• Allen: We started to setup Zoom calls with our close friends to catch up and play a few rounds of board games. I feel like I have tried to keep all my old habits in place while at home.

I’ve really enjoyed being in meetings with Credera leadership who have intentionally checked in to see how everyone in the meeting is doing – it affirms the kindness I saw during my interviews with Credera. What have you appreciated about Credera’s response to you during this time?

  • Matt: Everyone has been super nice, and I can’t thank them enough for being so helpful.  Everyone works hard on everything they do, and it really is motivating. I’m proud to be a new Crederian.

  • Hannah: Our CEO, Justin Bell, has been doing weekly video updates for the entire firm during these weeks. Before my first day, I remember setting up my work laptop at home when his video update appeared in my inbox. I watched it twice! Many of the remaining questions I had going into my first day were answered in that video. It was also another great example of Credera’s transparency, which is something I think all new hires are looking for in their new employer – especially during this season!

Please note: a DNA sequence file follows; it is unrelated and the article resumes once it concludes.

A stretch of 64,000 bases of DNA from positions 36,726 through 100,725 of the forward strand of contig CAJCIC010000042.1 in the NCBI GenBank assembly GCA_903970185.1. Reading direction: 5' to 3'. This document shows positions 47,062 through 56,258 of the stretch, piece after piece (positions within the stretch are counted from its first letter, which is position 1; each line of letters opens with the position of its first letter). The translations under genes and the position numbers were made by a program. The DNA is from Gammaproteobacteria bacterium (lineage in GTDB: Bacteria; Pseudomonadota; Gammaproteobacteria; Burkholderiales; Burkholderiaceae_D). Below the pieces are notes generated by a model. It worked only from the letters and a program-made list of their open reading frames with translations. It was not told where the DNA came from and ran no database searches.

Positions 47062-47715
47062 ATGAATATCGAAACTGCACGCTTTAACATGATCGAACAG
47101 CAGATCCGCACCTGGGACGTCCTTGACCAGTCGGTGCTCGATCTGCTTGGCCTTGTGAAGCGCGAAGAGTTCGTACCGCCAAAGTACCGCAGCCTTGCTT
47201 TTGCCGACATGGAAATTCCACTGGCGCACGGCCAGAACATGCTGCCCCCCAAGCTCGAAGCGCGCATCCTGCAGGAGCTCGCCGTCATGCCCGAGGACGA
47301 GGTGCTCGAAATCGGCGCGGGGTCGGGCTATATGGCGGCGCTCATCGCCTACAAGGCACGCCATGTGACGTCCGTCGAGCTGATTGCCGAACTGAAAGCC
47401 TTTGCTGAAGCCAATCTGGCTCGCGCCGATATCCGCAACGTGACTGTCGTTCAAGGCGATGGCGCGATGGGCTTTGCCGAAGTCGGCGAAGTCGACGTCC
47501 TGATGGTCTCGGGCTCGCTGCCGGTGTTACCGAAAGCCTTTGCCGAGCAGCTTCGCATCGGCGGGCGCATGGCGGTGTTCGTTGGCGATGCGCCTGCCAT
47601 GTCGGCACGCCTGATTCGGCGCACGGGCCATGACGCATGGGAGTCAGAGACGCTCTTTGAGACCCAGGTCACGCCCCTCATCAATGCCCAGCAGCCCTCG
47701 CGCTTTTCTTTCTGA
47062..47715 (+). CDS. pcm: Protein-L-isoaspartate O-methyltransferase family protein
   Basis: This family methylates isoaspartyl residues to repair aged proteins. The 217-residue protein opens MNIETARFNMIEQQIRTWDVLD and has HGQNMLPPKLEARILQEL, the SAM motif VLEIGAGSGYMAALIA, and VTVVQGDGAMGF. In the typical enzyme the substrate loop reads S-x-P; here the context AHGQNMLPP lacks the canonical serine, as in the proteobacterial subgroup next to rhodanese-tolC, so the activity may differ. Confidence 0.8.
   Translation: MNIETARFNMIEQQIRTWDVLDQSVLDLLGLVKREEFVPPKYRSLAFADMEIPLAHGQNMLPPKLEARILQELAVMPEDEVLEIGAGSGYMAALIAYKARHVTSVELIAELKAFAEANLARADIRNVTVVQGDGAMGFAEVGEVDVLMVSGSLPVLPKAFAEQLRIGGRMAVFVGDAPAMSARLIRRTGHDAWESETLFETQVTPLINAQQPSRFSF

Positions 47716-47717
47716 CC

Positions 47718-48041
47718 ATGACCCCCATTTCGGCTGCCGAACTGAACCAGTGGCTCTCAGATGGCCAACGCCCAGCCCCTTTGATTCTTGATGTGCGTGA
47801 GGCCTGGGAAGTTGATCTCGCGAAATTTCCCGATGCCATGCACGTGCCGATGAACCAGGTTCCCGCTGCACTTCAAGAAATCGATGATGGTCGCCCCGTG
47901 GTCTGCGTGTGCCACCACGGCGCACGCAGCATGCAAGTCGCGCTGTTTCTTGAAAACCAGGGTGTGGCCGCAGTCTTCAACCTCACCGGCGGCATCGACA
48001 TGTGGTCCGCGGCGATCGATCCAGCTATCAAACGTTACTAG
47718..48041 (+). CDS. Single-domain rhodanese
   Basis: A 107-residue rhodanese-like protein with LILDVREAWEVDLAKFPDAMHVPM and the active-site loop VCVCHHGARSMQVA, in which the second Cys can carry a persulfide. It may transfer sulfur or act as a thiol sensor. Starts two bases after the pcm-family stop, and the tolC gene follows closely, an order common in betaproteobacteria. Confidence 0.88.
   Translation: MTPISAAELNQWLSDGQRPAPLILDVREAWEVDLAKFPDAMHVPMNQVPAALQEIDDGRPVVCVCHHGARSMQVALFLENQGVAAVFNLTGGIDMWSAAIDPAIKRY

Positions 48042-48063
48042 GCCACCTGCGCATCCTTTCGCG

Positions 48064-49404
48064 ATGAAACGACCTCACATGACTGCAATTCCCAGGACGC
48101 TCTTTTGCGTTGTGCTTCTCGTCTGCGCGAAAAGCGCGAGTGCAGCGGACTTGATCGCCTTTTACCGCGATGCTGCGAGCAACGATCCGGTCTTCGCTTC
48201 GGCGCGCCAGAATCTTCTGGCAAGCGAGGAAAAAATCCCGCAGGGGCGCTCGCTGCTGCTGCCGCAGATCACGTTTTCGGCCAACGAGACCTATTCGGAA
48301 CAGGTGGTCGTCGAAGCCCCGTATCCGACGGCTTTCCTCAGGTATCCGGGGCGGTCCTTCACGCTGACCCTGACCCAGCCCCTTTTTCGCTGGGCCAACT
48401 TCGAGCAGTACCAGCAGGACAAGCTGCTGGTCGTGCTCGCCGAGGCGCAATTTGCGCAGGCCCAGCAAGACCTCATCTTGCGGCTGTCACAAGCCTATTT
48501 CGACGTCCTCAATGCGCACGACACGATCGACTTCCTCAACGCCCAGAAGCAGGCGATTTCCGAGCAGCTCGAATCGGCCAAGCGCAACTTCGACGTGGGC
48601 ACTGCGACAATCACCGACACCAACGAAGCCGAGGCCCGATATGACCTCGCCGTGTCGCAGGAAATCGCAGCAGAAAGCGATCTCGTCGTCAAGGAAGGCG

• Allen: Before joining Credera, I was uncertain what my future job would look like. Thankfully, two Credera leaders, Peter Yobo and Jake Carter, did everything they could to check in on me. Their investment in me during that time really helped me to stay calm during the days leading up to my start.

making the most of remote onboarding

Just like the Crederians that shared how they continued forward in the midst of uncertainty, my friends and I continued to hike the West Fork Trail. Our feet were frozen, our clothes drenched, and our boots dirty, but we made it! We made it to the end of the trail where we saw breathtaking views of the forest and the waterways that Sedona and all of its red rocks and canyon walls had been hiding from us. I’m glad I didn’t turn back.

I hope that you have learned a little through the experiences of my colleagues and friends as we all continue through the uncertainty of the future.